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Controversial £42m Royal Free Pears Building given final go-ahead by council

PUBLISHED: 08:42 31 January 2018 | UPDATED: 08:42 31 January 2018

An image of how the Pears Building will look

An image of how the Pears Building will look

Archant

The Royal Free’s ground breaking immunology institute has been given the green light by Camden Council.

The Pears Building, which has caused controversy throughout the planning stages, will be home to the University College London’s (UCL) Institute of Immunity and Transplantation.

The new institute will specialise in researching new treatments for leukaemia, diabetes and cancer.

The proposal had received planning permission in April 2016 subject to section 106 requirements, to ensure the building doesn’t negatively impact the local area.

St Stephen’s Trust has campaigned against the proposals, saying St Stephen’s Hall, and Hampstead Hill School is under threat if the building goes ahead.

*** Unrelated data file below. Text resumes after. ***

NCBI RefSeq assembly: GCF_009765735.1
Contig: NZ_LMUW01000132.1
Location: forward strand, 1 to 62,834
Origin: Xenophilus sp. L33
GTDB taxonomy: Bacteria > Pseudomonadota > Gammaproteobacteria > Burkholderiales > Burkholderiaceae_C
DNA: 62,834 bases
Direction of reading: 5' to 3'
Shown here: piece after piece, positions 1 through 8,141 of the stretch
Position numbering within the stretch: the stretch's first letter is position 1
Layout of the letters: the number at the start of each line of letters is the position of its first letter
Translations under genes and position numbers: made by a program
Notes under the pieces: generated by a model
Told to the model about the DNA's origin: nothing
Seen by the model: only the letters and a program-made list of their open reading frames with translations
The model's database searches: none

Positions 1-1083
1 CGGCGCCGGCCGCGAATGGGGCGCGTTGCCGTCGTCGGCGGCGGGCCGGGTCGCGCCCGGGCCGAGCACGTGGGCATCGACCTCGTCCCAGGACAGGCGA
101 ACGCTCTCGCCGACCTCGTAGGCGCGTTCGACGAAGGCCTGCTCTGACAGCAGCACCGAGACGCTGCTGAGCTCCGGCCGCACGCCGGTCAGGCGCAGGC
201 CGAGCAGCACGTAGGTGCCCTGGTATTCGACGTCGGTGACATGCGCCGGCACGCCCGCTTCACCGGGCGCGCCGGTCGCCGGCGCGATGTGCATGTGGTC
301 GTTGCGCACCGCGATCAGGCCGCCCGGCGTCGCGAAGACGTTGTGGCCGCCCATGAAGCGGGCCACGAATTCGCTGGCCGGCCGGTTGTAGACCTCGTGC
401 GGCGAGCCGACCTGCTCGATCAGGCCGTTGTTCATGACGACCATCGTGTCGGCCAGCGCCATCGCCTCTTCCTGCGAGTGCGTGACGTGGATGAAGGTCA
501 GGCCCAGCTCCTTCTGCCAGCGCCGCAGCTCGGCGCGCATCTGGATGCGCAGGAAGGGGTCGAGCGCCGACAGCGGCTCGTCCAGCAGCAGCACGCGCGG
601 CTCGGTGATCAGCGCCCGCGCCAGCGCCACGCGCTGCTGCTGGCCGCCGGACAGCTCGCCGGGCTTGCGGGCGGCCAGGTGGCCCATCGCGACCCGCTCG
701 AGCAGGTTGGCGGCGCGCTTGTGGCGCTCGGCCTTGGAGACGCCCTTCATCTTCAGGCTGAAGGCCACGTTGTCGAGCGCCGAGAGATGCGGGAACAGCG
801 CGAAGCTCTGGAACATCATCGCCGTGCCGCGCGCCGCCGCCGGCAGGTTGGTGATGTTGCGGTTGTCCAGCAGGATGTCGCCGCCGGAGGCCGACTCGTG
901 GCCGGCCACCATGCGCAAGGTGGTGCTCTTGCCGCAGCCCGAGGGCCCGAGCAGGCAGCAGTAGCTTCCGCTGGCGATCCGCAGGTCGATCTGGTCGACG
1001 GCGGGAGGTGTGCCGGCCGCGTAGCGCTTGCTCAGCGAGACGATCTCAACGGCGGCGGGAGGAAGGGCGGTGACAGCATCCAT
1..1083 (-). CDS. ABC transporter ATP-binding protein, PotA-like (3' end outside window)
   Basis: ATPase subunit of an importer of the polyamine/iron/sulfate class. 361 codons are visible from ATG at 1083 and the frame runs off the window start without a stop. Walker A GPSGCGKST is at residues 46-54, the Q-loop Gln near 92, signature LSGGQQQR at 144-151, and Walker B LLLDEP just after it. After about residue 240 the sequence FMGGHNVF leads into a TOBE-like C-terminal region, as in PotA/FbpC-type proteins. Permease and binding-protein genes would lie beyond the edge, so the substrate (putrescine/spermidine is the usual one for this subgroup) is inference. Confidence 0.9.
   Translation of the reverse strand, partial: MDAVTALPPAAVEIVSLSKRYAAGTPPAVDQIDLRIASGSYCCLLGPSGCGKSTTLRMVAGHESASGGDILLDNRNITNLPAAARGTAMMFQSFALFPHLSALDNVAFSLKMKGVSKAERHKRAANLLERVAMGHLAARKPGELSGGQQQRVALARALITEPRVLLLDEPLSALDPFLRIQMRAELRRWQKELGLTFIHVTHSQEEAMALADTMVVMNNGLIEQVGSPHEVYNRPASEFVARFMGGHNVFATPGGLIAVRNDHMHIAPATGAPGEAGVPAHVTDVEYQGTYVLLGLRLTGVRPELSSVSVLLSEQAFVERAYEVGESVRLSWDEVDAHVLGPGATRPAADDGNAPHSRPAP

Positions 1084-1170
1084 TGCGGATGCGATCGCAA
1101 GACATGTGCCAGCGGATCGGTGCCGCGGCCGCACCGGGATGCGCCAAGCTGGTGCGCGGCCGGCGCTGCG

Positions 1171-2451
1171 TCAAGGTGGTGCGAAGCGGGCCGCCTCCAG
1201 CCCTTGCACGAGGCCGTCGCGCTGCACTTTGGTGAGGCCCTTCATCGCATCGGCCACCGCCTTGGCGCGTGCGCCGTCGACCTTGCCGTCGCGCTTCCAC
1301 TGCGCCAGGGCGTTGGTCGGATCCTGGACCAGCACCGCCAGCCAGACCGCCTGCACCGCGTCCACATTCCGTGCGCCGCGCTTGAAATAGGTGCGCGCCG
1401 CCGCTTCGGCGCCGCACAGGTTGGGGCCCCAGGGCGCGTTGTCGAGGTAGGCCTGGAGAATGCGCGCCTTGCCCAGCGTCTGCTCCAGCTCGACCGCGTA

A spokesman for St Stephen’s Trust declined to comment.

With the council approving the plans, work can now begin on the site on Rosslyn Hill. The Royal Free Charity hopes to open the institute in 2020.

The building, designed by architects Sir Michael Hopkins and Partners will be a modern take on the old Hampstead Hospital, which stood on the same site.

Chris Burghes, chief executive of the Royal Free Charity, said: “We have worked hard to reassure the council that we are doing everything possible to meet the necessary requirements, and we are really pleased that they have approved our plan. We can’t wait to start this exciting project which will bring real benefit to the Royal Free London, UCL and the wider NHS.”

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